Mr Buckmaster said 90pc of the buildings his firm has inspected would fail the EWS1 check in some way, most commonly because of timber balconies. A further issue is that there are not enough engineers qualified to carry out inspections, meaning that residents face long waits if they are able to persuade their building owner to carry out checks.
The banking and surveying trade bodies have called on the Government to ensure that all blocks of flats which are at risk are assessed and remediated as quickly as possible, without costs being passed on to individual homeowners.
A spokesman for MHCLG said it was providing £1.6bn to speed up the replacement of unsafe cladding from high-rise buildings, making homes safer and protecting leaseholders from significant remediation costs.
However, critics said that although the Government has created two funds to cover the cost of remediation work, these only cover properties worth over 18 meters tall, meaning many homeowners will be excluded.
MHCLG said problems with the EWS1 regime were the responsibility of surveyors and mortgage lenders, given the form is not a Government regulatory requirement. While a handful of banks are willing to offer mortgages without a valid EWS1 certificate, so long as it has an up-to-date fire risk assessment, many lenders are unwilling to advertise this fact as they fear they will be deluged with cases.
Further pain ahead
Since launching, about 1,000 EWS1 forms have been completed and have allowed property owners to buy and sell homes once more. Privately, those in the banking industry claim the form is working, despite the Government’s repeated rule changes.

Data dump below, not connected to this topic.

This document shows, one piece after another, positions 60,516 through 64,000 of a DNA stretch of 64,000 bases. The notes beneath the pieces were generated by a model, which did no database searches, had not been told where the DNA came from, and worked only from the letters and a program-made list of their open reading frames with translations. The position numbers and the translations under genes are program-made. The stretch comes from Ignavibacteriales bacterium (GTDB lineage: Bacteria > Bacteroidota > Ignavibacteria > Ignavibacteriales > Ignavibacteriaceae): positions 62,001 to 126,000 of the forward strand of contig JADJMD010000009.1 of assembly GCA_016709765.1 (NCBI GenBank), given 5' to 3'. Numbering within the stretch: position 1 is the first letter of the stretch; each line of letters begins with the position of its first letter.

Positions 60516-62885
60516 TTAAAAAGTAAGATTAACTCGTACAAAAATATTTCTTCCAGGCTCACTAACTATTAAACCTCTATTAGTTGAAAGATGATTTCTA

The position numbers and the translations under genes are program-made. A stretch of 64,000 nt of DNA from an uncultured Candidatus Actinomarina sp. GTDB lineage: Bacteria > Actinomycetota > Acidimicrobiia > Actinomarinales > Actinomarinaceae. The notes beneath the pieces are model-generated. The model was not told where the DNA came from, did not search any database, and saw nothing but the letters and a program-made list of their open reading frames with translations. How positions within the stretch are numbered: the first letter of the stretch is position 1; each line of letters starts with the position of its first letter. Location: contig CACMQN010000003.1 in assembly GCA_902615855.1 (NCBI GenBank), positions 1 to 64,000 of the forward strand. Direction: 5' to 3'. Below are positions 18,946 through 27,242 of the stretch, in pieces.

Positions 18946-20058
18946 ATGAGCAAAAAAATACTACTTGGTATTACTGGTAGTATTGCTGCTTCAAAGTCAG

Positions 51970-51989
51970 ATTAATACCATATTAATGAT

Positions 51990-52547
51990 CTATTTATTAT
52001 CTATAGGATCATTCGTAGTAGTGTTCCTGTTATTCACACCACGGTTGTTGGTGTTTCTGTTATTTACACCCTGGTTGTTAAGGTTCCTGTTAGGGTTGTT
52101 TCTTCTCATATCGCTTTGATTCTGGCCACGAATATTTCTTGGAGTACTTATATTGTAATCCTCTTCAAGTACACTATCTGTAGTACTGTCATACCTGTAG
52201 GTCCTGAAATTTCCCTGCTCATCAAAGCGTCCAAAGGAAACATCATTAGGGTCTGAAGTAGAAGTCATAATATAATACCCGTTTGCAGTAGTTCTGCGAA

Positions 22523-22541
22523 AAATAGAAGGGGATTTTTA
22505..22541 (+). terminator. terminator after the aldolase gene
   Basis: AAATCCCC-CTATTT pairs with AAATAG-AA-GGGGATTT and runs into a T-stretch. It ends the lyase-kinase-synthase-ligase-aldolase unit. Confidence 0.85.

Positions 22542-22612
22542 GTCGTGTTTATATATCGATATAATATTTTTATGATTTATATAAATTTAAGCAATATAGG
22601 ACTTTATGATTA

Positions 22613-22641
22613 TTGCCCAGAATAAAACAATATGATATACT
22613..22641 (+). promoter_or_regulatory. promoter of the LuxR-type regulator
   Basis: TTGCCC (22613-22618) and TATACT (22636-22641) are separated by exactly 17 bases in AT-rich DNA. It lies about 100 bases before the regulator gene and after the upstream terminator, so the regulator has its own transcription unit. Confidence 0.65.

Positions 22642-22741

They warn that even if the form was abolished, the current problems would remain as they have been created by the Government shifting the goal posts.
However, progress has been slow because of the lack of qualified engineers who can sign buildings off. There have been multiple cases of freeholders refusing to carry out EWS1 checks, even in cases where the residents have been willing to pay for the certificate, because they are concerned about the cost of remediation.
The tests cannot be carried out without permission of the building owner as the process involves removing part of the building for testing.
Mary-Anne Bowring, of property firm Ringley, believes the Government is the only party that can break the deadlock, but that more funds would be needed.
“The number one duty of any government is to ensure its citizens safety,” she said. “The government should make an open-ended commitment to fund whatever work is necessary to ensure that every single block of flats is safe.”
Further rule changes are on the horizon as the Government has tabled a new Building Safety Bill, which could take effect as soon as October.
It is hoped that this will place a great obligation on freeholders to act. But Mr Buckmaster feared that extra rules would lead to a sharp increase in the amount of non-compliant housing stock, with few experts willing to certify buildings as safe given the lack of information available.
“In all of this, the people that are suffering most are the homeowners who have paid good money and expected basic standards,” he said. “But they have and will continue to lose everything, not even considering they may be forced to stay in unsafe properties.
“Britain will become the slums of Europe if we do not smarten up our entire game.”